Our curriculum for the 5 and 6 year old classes has been structured to foster the development of lifetime cognitive skills. We encourage our children to become accomplished readers and writers, skilled in mathematics and practiced in the arts of observation, creative thinking, and problem solving. The learning process is as important as the educational content. We provide opportunities for children to question and express their curiosity, which results in developing confidence, independence, and high self-esteem. The classrooms provide nurturing, child-centered settings for children to master their language, math, science, social, and sensorial skills. Through our thematic based curriculum that provide for the exploration of individual interests as they develop, high academic standards, and a strong focus on social development, our students will aspire to become lifelong learners.
• Learn best through their own play, by being read to, by acting out stories and fairy tales, by manipulating clay, paint brushes, finger paints, building blocks, math materials.
• Outdoor play is essential. This is an age where much learning is transmitted through the large muscles.
• Learning goes from the hand to the head, not the other way around.
• Teachers need to focus on observing and redirecting behavior and asking questions that lead children toward the next level of cognitive exploration and understanding.
• Learning is at its best for this age group when it is both structured (with predictable schedule) and exploratory (interest areas where children can initiate their own activity.)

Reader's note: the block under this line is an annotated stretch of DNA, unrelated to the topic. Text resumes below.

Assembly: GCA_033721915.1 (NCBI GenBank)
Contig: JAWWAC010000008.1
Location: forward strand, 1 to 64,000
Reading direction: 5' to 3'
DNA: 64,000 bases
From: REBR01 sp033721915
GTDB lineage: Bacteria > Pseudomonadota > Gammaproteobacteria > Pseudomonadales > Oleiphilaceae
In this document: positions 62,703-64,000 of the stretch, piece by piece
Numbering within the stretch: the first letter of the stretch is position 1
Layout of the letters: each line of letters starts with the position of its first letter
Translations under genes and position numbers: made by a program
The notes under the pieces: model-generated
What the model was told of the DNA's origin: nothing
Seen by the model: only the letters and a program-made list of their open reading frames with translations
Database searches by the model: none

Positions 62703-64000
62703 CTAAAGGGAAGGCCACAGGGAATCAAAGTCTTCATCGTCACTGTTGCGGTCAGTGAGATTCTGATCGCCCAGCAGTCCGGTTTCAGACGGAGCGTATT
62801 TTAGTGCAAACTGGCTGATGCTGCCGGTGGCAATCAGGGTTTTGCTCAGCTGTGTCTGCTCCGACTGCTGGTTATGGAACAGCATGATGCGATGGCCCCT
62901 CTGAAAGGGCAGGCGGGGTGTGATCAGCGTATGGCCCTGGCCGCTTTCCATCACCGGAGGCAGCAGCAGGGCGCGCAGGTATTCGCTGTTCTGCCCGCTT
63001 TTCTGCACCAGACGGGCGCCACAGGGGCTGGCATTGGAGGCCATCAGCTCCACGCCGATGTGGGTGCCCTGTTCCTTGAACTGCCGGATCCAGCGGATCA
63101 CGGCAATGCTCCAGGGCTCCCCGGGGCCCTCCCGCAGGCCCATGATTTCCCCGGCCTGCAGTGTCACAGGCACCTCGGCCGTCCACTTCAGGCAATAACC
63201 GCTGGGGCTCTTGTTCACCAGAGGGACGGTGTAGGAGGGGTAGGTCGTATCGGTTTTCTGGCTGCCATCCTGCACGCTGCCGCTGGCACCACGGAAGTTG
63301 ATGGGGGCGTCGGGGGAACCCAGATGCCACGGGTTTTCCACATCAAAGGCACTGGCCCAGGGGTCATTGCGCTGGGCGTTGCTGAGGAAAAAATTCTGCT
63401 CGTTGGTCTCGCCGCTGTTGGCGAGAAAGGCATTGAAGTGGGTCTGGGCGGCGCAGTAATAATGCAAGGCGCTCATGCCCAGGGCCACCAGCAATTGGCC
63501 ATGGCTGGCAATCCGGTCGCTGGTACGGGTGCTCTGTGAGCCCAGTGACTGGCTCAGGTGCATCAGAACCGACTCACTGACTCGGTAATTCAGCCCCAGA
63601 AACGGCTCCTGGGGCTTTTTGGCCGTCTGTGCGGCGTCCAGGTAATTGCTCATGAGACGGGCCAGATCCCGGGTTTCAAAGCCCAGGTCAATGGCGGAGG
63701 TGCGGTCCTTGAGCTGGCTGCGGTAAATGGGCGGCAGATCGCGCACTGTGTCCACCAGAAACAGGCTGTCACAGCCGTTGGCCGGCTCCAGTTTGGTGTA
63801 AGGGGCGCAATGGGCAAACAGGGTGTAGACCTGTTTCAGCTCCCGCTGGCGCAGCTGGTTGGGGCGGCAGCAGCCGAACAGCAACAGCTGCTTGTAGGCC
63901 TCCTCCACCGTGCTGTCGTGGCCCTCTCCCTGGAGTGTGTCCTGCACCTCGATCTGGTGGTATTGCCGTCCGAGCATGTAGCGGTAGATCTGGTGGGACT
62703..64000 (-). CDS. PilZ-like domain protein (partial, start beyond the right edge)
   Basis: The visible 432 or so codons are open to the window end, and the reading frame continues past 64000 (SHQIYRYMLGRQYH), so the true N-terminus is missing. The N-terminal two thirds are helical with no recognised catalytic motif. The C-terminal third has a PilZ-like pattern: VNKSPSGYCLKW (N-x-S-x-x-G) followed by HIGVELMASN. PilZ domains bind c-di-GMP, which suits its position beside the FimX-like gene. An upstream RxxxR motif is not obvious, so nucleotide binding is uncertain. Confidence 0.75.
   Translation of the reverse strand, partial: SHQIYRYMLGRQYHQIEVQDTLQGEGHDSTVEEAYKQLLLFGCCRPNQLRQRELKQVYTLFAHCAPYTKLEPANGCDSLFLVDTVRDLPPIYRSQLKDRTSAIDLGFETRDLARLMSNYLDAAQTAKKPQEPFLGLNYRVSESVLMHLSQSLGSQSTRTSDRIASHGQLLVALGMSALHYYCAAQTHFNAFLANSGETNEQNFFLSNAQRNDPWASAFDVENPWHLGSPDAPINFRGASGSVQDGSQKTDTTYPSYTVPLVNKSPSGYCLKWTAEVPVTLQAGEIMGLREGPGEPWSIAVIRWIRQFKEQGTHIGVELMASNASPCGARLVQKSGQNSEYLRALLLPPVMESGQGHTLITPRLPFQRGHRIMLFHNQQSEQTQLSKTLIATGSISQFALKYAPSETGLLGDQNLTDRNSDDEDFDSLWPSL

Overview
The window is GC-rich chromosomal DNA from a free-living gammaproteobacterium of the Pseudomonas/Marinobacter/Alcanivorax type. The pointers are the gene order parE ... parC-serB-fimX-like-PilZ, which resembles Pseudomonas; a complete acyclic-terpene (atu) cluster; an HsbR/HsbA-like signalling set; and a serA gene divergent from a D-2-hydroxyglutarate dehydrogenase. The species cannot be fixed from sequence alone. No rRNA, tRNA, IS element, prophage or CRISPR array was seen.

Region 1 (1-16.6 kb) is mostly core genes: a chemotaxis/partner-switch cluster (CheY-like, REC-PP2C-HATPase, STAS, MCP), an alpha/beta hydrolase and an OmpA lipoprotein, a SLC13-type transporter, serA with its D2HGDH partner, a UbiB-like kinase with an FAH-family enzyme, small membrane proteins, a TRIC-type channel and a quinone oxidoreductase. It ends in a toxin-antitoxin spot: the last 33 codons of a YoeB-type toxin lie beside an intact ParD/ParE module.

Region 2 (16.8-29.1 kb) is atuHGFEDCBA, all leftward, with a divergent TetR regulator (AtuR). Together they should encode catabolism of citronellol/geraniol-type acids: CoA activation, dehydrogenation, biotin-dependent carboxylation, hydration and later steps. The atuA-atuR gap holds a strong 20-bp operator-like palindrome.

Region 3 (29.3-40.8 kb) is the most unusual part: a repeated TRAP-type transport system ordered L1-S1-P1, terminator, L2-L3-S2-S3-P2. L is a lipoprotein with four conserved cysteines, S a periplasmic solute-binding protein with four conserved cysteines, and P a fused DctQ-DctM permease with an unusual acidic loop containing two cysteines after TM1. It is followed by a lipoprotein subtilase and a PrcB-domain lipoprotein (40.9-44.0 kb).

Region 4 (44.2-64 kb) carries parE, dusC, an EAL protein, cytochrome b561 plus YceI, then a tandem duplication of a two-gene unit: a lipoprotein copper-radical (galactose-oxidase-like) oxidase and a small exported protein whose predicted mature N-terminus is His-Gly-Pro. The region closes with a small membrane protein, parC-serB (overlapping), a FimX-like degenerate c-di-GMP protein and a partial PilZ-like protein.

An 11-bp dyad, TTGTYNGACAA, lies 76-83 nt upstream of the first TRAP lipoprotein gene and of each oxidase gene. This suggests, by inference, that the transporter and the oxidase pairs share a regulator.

Thematic Based, Interdisciplinary Curriculum:
Each month a new theme will be developed and explored. Students will have opportunities to build upon their language arts, math and science, and social studies skills. Students will begin to learn how “things around them” are all connected. Specifically our thematic based, interdisciplinary curriculum is built upon the following:
Students will build and strengthen their word knowledge, language development, verbal expression and reasoning, social interaction and awareness. All of these are essential pre-reading skills. Students will learn to name and classify shapes, letters, numbers and natural forms such as shells, stones and leaves. Students will master specific words and concepts such as back, front, under, over, in, on, and up. Proficiency in these areas is achieved through circle time activities, finger play, story time, dramatic play, music, creative movement, free play both indoors and out.
Math and Science:
Students are exposed to counting, numerical recognition and reasoning, whole-part relationships, spatial relationships, and identifying and creating patterns. These skills are achieved through block building; stringing beads, puzzle assembly, calendar activities and art activities. Manipulatives teach the children to sort, order and classify. Collecting, measuring and graphing are taught through cooking and nature activities.
This curriculum is designed to open children to the world around them. We begin at the center of the child's experience -- themselves -- and spiral out to include the classroom community, the school community and the community beyond school. As we discuss, explore and experience the world, the children obtain information about themselves and their families. Students explore how basic needs are met, families are constituted and holidays are observed in similar and different ways throughout the world. The children experience multicultural awareness and appreciation through food, music, language and art. At the heart of this curriculum is to promoting acceptance of diversity. Cultural awareness is taught in a variety of activities (various types of music, celebration of different holidays and customs, ethnic foods served).
Typical Learning Centers in a 5-6 year Old Classroom:
• Library- Language / Books
• Reading and Writing
• Technology / Computer
• Construction / Blocks
• Math and Science
• Dramatic Play
• Art and Sensory Experiences
• Circle Time (Morning/Afternoon Discussion area)